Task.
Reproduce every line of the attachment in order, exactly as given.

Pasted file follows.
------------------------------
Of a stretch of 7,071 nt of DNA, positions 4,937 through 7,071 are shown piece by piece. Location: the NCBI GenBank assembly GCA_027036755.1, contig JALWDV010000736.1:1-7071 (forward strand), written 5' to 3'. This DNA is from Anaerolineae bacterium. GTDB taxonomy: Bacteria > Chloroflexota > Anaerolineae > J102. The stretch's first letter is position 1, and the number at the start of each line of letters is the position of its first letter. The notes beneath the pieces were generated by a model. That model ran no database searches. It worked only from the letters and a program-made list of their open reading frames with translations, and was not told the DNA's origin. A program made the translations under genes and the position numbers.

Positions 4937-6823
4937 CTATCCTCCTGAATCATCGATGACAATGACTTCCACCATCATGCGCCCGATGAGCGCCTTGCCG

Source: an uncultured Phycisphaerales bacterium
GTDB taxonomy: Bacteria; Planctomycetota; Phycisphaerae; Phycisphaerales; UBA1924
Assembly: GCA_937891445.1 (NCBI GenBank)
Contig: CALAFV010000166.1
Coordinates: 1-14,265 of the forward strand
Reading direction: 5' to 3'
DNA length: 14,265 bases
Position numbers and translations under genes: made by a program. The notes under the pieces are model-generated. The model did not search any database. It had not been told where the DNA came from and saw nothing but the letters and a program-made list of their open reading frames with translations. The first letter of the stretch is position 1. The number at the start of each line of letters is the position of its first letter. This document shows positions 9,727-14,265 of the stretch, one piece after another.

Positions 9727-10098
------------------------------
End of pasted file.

Of a stretch of 7,071 nt of DNA, positions 4,937 through 7,071 are shown piece by piece. Location: the NCBI GenBank assembly GCA_027036755.1, contig JALWDV010000736.1:1-7071 (forward strand), written 5' to 3'. This DNA is from Anaerolineae bacterium. GTDB taxonomy: Bacteria > Chloroflexota > Anaerolineae > J102. The stretch's first letter is position 1, and the number at the start of each line of letters is the position of its first letter. The notes beneath the pieces were generated by a model. That model ran no database searches. It worked only from the letters and a program-made list of their open reading frames with translations, and was not told the DNA's origin. A program made the translations under genes and the position numbers.

Positions 4937-6823
4937 CTATCCTCCTGAATCATCGATGACAATGACTTCCACCATCATGCGCCCGATGAGCGCCTTGCCG

Source: an uncultured Phycisphaerales bacterium
GTDB taxonomy: Bacteria; Planctomycetota; Phycisphaerae; Phycisphaerales; UBA1924
Assembly: GCA_937891445.1 (NCBI GenBank)
Contig: CALAFV010000166.1
Coordinates: 1-14,265 of the forward strand
Reading direction: 5' to 3'
DNA length: 14,265 bases
Position numbers and translations under genes: made by a program. The notes under the pieces are model-generated. The model did not search any database. It had not been told where the DNA came from and saw nothing but the letters and a program-made list of their open reading frames with translations. The first letter of the stretch is position 1. The number at the start of each line of letters is the position of its first letter. This document shows positions 9,727-14,265 of the stretch, one piece after another.

Positions 9727-10098